The Chalker Foundation for Africa is partnering with KwaAfrica to help improve access to healthcare services by training Healthcare Workers to address and change their behaviours and attitudes so that patients have positive experiences and outcomes. This is a result of research carried out by the organisation, which indicates that poor attitudes often lead to:
- Inadequate uptake of health services
- Diminished adherence to medication
- Late testing and diagnosis of HIV and other long term conditions
- Discrimination, unfair treatment and stigmatisation of people living with HIV, pregnant women and young people.
Sixty Healthcare Workers will be trained in Budaka and Kibuku, in the Eastern Districts of Uganda, providing them with tools, knowledge, support and motivation to help secure positive behaviour and attitudinal change. The training will also include policy interpretation and implementation and this will provide them with the skills to interpret policy appropriately, putting patient experience at the forefront. Adherence to usage of medication for long term conditions will be monitored as this is a major concern among some of the issues stemming from poor attitude and behaviour of health workers towards patients. Evidence suggests that when patients with long term conditions stop attending clinic, they are more likely to stop taking their medication regularly. The risk to vulnerable patients with low or no income at all is increased as they are unlikely to afford expensive alternatives from private clinics.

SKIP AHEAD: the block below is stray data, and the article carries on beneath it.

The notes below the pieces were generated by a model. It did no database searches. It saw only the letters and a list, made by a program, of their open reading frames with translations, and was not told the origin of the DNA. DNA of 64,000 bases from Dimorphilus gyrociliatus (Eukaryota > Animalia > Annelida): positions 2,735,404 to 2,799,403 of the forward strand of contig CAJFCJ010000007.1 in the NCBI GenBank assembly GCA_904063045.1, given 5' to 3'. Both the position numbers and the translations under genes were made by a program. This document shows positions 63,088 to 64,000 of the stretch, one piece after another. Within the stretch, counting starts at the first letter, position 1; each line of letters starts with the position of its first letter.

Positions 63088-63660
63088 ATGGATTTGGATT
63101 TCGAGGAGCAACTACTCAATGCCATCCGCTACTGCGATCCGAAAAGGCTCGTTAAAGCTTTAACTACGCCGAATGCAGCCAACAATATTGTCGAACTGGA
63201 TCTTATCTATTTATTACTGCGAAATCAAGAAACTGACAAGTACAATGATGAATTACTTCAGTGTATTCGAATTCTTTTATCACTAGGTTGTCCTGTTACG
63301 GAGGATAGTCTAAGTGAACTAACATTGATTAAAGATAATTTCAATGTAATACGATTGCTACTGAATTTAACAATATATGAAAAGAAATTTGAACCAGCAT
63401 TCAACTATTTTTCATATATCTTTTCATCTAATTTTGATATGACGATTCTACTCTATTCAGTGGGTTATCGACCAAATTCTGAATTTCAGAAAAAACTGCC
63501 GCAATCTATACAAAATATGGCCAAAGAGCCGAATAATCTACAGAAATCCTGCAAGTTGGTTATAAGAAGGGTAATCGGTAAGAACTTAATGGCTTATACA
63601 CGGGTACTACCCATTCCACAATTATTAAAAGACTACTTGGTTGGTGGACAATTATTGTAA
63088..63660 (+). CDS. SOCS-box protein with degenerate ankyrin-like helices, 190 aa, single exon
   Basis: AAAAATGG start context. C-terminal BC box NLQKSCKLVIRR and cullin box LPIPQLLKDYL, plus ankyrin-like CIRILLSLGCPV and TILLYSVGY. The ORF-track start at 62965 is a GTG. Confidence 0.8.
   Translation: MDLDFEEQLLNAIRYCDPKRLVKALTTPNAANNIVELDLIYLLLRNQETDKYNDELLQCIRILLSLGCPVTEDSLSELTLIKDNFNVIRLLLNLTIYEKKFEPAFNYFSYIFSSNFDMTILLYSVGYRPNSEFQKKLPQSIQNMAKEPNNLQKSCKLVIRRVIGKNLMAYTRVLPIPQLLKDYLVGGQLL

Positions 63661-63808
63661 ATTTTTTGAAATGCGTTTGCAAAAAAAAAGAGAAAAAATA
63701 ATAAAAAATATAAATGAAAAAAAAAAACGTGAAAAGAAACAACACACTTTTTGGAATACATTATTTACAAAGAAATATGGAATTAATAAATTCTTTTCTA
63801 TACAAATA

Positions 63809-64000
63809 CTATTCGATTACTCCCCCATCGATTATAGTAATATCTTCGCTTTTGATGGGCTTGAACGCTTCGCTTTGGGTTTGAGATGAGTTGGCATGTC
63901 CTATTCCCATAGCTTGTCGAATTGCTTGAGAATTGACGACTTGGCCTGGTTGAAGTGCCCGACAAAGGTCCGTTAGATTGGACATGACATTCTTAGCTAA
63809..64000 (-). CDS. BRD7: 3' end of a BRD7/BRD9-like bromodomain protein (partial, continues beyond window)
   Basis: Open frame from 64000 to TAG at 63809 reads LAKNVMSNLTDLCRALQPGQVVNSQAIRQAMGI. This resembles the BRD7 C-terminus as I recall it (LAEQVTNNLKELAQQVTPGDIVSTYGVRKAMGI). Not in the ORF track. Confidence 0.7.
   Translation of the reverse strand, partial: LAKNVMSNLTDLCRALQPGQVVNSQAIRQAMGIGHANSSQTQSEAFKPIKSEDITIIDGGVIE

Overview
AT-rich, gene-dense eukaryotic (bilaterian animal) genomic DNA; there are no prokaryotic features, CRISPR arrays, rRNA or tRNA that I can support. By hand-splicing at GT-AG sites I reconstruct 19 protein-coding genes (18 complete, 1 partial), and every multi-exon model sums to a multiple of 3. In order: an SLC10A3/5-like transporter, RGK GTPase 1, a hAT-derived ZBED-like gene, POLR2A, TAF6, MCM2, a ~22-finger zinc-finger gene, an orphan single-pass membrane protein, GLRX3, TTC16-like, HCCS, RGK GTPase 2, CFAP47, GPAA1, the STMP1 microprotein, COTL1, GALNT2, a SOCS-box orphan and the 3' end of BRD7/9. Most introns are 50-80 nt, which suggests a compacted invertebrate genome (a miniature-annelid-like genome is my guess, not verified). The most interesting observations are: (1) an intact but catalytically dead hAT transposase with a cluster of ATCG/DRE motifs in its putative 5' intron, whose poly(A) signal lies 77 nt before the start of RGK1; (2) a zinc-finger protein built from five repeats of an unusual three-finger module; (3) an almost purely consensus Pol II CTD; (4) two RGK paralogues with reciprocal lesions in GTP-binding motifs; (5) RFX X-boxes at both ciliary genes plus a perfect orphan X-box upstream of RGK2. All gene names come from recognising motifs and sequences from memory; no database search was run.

KwaAfrica aims to achieve the following outcomes:
- Improvement in patient experience at health care centres
- Improvement in access to the health care centres
- Improved understanding and implementation of health policy
- Improved patient care.